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‘Titans #36’ (review)

Written by Dan Abnett
Illustrated by Bruno Redondo
Published by DC Comics

“Be a Titan.”

It seemed like a good idea at the time, I’m sure.

And I think it even played out pretty much the way it was meant to.

Not the end of the series, that part probably wasn’t intended. Not quite like this anyway. I’m talking about the ‘rebirth’ of Raven.

Dan Abnett clearly had plans in mind for each of his characters when this latest Titans book was launched. Plans that were pretty well tied into the whole backstory of the Source Wall break and, one would assume, its eventual collapse.

Plans that all funneled down to the stand-off here, on the Source-created magical dimension of Unearth, against psycho-mama Mother Blood.

I admit, when we first left Unearth, all the way back in issue # 24 – the final page in which we discover that Raven had been left behind, replaced back at home by Prince Travesty wearing her appearance? That was a good hook. The whole idea seemed bursting with potential.

And then… things got weird. First it wasn’t clear whether Raven was still Travesty. Then, increasingly it seemed she wasn’t. But regardless, whatever version of Raven we still had with us was significantly debilitated, her empathic powers all but gone, her magics severely limited., and her temperament increasingly… listless.

Now we understand what was amiss – the girl had no soul. Or no soul-self anyway. Trapped on Unearth, at the mercy of Travesty and Mother Blood, that soul-self – the source of all Raven’s power – was then fractured even further. In decidedly odd fashion.

Now the three selves of Raven have been reunited. And she’s back at full strength, with a renewed resolve that has perhaps been absent from the character for far too long. Lending weight to the idea that this is exactly what Abnett intended from the start.

Too bad it’s only happened in the final two issues. After a series-long lack of character development and confusion.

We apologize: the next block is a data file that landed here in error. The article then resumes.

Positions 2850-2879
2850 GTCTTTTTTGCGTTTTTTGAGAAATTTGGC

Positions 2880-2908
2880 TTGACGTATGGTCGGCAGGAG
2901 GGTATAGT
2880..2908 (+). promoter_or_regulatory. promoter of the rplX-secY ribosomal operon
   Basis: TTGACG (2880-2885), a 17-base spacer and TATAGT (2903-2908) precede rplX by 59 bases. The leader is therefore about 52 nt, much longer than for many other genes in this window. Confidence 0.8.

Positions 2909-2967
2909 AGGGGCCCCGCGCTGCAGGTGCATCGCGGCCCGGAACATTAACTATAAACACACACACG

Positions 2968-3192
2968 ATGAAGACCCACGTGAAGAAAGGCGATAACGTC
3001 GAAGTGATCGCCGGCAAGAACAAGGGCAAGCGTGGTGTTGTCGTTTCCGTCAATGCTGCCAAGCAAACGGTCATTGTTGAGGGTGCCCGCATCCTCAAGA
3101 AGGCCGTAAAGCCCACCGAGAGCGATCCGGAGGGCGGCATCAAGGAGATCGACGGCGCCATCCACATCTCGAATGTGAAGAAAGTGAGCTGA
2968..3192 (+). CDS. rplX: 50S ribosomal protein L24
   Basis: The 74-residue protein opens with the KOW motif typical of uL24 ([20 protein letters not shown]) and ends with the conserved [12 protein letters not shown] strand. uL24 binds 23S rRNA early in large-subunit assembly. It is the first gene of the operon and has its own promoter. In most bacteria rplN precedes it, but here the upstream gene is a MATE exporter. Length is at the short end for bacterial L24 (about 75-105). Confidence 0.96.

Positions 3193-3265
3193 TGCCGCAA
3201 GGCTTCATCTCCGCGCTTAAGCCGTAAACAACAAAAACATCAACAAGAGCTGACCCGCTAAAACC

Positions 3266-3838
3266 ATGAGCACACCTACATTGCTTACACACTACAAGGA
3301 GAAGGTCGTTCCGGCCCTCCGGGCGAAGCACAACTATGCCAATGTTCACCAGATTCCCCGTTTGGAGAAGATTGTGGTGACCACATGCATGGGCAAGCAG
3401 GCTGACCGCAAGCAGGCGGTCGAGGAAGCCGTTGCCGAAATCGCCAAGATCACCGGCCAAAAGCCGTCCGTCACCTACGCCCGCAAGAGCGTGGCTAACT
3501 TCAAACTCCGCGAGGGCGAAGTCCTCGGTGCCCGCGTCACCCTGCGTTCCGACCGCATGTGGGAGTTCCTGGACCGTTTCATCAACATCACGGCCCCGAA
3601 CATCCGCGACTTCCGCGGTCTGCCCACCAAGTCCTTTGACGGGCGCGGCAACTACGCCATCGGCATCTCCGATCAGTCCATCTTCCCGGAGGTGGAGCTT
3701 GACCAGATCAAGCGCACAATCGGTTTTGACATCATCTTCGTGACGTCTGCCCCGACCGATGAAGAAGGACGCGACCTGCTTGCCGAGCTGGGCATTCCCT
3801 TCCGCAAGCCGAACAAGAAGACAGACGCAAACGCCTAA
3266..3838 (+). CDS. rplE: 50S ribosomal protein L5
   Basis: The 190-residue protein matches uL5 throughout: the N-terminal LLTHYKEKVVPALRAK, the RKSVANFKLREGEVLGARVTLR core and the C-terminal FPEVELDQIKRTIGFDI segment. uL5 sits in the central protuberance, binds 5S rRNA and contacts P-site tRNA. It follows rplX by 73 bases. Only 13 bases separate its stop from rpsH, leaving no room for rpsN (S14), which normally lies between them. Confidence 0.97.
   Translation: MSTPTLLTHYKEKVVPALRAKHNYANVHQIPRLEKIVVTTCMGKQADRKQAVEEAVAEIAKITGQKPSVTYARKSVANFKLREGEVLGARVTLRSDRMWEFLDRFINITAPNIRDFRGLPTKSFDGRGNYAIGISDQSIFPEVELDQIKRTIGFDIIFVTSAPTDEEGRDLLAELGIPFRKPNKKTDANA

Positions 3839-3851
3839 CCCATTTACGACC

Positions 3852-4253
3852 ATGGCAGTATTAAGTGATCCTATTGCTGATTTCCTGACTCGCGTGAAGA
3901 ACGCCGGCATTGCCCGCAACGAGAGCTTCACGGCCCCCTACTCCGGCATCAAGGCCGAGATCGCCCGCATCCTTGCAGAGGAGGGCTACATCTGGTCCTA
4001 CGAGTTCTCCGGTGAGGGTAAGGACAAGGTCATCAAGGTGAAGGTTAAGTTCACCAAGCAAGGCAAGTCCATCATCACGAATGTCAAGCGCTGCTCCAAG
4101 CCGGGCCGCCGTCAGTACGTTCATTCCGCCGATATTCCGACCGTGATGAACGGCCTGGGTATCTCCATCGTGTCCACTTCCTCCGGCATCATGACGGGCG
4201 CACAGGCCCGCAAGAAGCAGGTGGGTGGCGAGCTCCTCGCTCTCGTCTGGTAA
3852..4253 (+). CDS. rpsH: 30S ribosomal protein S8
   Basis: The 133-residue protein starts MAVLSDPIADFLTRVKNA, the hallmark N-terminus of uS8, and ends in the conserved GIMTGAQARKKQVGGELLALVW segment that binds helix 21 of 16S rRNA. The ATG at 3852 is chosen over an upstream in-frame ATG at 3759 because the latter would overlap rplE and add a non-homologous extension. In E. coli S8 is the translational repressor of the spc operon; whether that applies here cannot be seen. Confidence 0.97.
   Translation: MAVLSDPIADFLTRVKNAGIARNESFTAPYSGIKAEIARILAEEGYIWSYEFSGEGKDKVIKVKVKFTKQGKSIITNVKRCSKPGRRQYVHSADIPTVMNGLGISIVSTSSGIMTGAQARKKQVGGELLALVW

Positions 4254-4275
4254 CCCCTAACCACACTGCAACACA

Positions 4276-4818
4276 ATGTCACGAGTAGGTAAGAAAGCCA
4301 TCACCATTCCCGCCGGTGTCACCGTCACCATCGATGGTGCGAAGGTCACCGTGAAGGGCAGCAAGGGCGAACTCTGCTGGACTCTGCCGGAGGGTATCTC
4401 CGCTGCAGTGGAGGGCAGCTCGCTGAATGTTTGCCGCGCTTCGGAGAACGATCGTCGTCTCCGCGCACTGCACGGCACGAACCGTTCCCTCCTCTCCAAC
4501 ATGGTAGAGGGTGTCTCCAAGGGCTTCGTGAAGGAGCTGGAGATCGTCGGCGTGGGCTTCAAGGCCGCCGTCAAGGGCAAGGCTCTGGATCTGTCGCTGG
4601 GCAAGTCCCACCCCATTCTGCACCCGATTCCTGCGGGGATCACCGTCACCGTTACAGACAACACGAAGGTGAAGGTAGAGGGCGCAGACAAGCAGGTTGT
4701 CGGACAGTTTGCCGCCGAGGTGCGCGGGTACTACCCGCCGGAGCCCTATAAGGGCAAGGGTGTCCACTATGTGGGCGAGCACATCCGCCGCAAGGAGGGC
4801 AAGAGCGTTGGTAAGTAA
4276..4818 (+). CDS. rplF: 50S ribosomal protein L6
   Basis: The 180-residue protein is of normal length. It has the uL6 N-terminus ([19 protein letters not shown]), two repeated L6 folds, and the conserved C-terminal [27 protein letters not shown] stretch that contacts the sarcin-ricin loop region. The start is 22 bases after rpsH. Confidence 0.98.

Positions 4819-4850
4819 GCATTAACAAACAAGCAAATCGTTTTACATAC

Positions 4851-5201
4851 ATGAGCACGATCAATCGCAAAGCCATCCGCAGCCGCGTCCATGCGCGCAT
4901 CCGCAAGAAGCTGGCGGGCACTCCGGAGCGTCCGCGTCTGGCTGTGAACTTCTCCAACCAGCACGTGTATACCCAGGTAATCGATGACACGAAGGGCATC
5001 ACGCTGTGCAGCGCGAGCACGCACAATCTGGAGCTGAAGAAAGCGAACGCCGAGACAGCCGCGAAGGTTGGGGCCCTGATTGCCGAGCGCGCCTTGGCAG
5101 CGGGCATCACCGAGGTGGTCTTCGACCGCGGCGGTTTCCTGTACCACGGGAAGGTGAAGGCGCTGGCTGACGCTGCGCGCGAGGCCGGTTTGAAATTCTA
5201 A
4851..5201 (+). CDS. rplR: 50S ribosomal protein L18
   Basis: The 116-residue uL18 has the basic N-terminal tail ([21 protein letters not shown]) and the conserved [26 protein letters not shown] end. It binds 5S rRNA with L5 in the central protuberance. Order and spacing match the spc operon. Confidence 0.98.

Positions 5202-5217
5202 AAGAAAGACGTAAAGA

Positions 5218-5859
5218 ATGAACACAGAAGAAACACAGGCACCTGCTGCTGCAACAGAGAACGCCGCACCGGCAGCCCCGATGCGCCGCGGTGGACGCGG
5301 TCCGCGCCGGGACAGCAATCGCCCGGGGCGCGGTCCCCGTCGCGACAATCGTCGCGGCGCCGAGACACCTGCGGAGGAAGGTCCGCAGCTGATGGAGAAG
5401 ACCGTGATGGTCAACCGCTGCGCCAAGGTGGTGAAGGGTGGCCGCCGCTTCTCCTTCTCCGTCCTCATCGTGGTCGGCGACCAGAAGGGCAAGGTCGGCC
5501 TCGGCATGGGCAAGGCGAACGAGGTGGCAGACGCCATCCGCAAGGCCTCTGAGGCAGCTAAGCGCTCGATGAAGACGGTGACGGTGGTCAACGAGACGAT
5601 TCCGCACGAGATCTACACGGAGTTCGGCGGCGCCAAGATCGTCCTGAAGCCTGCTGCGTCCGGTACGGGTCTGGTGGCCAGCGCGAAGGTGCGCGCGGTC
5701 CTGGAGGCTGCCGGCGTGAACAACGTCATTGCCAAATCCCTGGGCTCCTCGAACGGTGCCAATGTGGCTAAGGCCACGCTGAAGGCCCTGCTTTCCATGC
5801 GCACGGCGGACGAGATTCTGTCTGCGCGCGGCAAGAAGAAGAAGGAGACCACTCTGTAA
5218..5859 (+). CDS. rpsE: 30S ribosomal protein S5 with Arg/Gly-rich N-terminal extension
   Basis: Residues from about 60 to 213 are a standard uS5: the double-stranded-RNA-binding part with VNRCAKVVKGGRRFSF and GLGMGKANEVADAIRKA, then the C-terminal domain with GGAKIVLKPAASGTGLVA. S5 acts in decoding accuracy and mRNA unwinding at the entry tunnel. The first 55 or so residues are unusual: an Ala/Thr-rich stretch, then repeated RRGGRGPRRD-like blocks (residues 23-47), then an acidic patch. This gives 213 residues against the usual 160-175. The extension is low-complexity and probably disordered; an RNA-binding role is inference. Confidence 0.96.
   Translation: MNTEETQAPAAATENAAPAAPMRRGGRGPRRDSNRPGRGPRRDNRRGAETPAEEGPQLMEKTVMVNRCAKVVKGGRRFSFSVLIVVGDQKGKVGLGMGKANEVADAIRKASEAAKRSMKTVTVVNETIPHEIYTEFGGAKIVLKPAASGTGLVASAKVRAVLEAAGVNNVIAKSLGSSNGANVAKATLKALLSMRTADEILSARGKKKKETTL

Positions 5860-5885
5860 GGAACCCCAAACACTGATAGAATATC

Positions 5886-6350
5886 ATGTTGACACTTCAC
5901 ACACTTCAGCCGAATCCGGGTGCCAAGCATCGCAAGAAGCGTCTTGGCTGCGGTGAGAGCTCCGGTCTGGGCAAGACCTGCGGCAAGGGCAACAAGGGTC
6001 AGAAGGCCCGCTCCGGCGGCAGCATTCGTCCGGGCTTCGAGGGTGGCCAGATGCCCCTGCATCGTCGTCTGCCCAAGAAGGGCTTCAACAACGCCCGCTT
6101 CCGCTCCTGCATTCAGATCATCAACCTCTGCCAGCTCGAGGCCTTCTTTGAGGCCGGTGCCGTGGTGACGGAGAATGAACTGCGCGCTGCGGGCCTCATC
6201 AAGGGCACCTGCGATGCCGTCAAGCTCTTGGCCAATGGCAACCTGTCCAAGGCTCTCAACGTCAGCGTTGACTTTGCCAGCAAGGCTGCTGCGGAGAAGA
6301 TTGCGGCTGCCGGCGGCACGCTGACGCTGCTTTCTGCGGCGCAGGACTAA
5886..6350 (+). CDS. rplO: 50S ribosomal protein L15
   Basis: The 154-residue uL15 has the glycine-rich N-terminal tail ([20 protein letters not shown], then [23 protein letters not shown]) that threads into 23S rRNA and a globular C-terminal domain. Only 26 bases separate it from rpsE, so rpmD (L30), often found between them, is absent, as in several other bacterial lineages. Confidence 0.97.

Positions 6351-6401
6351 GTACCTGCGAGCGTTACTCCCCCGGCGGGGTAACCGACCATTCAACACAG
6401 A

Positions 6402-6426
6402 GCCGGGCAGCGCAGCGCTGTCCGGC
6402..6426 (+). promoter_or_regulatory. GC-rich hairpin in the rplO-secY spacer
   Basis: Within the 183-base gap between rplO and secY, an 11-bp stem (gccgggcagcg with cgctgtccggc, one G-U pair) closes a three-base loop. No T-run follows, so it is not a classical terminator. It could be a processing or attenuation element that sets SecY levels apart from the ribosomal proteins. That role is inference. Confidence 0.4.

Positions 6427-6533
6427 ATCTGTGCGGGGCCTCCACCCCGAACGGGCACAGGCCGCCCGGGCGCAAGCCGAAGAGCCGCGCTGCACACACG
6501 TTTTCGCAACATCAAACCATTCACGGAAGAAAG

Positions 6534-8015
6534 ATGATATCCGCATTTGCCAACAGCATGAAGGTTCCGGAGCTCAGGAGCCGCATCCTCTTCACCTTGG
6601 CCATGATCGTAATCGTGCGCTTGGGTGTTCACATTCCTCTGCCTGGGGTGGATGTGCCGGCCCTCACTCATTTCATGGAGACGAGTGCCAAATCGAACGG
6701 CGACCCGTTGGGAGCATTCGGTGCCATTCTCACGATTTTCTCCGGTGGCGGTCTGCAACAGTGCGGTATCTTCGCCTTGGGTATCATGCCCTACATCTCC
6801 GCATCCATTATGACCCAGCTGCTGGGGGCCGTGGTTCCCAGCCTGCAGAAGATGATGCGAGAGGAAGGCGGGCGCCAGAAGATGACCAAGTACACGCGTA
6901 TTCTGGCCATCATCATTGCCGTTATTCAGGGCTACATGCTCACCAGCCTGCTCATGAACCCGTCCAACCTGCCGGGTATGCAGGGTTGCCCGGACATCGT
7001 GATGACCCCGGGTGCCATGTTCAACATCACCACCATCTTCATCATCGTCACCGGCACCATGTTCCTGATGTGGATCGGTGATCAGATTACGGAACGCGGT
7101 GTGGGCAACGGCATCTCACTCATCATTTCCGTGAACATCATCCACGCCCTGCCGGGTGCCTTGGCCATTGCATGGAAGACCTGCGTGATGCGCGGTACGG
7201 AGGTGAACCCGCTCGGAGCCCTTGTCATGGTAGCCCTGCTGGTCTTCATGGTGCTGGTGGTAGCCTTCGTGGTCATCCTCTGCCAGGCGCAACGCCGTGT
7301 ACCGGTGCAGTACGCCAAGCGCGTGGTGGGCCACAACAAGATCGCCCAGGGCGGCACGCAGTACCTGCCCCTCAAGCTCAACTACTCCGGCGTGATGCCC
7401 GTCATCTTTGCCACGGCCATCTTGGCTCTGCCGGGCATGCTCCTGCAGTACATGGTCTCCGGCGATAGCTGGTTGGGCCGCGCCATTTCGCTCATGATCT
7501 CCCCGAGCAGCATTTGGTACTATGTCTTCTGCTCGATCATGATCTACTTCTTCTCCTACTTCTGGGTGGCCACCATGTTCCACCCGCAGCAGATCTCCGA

I’m not saying it was a bad idea. But it certainly feels a bit anti-climactic now. Just one more thing to wrap up here at the end.

Probably not how it was meant to go down exactly.

To be completely fair, had this arc not been meant to end the series, and if the team had been given perhaps an extra issue or two to roll out the whole culminating drama, I can see it paying off rather nicely.

The mega-multiversal threat of Mother Blood, dovetailing with the mysteries of Unearth, in a satisfying one-two punch of betrayal and backstabbing, our hapless band caught in the middle as pawns and playthings, until… they’re not. A rising from the ashes Hail Mary victory worthy of characters most have us have known and loved for ages.

Certainly, that victory for both Gar and Rachel are both equally gratifying even now, in an action-packed climax of selfless heroism, that neutralizes the threat of Mother Blood forever (suuuure), with certain fringe benefits that should give a new lease on life for both characters. (Phew.)

And sure, it’s all a bit nice and tidy, but still it’s a good ending, for all that it was such a complex winding path to get there, with a few too many surprise adjustments along the way, and too many necessary abbreviations in the final acts.

As with so much of the series throughout however, that complexity pulled from anything like the satisfying character treatment, much less final farewells, that the whole team truly deserved.

We even have a new artist for the finale, Bruno Redondo. And he’s not half bad. Makes a good look for the team and the book. Too bad that’s over.

One nice thing that comes out of it, are a few bookend flashback scenes with Raven and Nightwing. Nightwing who seems lost to us now, who’s absence felt like a near mortal blow to the book, and may pretty much have been.

It’s good to have him back in form for this swan song, he and Rachel standing as the heart and soul of an effort meant to bridge the old and the new, a lead up to this new chapter in the DCU, the point when we begin our final preparations for a crisis to end all crises. (And again, suuuuure.)

The scenes weren’t what he had in mind at the start I’m sure. But Abnett’s touch with dialogue confirms, even as this particular passion project of a long-time wonderstruck Titans fan winds to its close, that the man’s still got the stuff to be writing these books for a long time to come.

Just – keep it simple maybe Dan. Simpler, anyway.

Don’t worry though, if you’ve started to miss him already, he hasn’t gone far. (Check out this month’s excellent Justice League Odyssey to see what I mean)

The Titans will be back too. Someday. Maybe even someday soon. Of course they will. You can’t keep these kids down. They’re the hope of a new day.

Always have been. Always will be.

Titans Forever.

(Hey, that’s a pretty good title for a new book.)

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